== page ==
Eating Salads Can Keep Dementia at Bay

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They divided the volunteers into five groups based on how often they ate green, leafy vegetables including spinach, lettuce and kale.

Nevertheless, Dr Sara Imarisio, the charity's head of research, says in an emailed statement: "Fruits and vegetables are a key component of a nutritionally balanced diet, but figures suggest that many of us struggle to eat our 5-a-day".

Researchers from Rush University and Tufts University studied almost 1,000 people and found out that those who ate one to two daily servings of green vegetables like lettuce, kale or spinach had a significantly lower rate of cognitive decline. The people in the top serving group ate an average of about 1.3 servings per day.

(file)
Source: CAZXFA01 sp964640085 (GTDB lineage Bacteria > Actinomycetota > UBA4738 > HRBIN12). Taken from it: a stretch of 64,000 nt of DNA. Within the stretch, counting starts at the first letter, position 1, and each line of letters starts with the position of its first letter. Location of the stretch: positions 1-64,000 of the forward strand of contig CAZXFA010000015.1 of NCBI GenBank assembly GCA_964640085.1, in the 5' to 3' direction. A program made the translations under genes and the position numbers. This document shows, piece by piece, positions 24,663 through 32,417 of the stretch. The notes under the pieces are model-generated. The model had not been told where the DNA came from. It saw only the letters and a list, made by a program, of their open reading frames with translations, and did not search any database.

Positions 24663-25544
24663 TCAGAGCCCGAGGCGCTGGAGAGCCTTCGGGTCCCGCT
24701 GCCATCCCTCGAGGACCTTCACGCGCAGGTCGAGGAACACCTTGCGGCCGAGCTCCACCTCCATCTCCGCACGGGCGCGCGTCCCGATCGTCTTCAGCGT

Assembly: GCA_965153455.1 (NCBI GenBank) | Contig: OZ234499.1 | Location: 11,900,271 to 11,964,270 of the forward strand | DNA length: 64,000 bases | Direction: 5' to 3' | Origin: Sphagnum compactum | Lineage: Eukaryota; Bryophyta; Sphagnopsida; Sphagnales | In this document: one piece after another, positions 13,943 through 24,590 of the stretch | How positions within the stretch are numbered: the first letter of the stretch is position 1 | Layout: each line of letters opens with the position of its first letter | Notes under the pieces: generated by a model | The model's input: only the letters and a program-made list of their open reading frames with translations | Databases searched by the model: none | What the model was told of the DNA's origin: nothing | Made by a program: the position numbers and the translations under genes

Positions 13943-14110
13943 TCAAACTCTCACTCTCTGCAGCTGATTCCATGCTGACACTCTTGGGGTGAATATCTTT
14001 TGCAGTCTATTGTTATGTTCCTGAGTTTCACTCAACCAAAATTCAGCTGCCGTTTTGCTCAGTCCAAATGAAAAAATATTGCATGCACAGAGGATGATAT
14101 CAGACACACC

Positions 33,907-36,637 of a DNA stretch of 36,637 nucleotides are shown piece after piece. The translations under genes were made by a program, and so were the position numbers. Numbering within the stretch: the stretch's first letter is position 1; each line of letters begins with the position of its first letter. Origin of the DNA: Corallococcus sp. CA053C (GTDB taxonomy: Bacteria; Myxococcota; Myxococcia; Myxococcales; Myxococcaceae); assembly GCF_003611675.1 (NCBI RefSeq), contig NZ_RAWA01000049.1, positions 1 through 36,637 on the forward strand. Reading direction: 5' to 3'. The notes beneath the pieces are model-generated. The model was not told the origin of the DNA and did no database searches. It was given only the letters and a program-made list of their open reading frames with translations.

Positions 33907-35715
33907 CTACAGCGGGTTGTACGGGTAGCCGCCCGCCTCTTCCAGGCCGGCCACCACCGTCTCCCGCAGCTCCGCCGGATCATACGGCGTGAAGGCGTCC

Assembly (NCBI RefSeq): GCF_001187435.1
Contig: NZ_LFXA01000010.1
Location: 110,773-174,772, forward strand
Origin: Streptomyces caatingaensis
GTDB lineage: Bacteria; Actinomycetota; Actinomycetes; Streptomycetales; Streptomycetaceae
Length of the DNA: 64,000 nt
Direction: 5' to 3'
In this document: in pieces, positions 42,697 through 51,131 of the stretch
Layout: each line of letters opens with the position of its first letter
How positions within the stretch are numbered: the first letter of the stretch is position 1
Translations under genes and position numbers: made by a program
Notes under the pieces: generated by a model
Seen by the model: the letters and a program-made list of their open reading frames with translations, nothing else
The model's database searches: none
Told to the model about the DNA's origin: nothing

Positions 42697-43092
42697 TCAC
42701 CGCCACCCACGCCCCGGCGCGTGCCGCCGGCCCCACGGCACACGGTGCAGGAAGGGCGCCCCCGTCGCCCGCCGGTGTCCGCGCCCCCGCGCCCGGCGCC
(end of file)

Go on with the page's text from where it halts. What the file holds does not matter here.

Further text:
As many as 960 elderly people - 81 years of age on average - took part in the study, in which they were offered to fill in a questionnaire, indicating what they usually eat.

The study was published today in the online issue of the medical journal of the American Academy of Neurology. However, signs of ageing of the brain manifested themselves to a lesser degree with those who ate a lot of green vegetables every day.

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"Projections show sharp increases in the percentage of people with dementia as the oldest age groups continue to grow in number, so effective strategies to prevent dementia are critical".

Those eating the most green veg ate an average of around 1.3 servings a day - those in the lowest group ate an average of 0.1 servings.

Overall their performance on the thinking and memory tests declined over time at a rate of 0.08 standardised units per year.

The scientists said this was equivalent to being 11 years younger in age. The study conducted by a team of researchers at Rush University Medical Center in Chicago claims that regular consumption of green vegetables can improve brain health.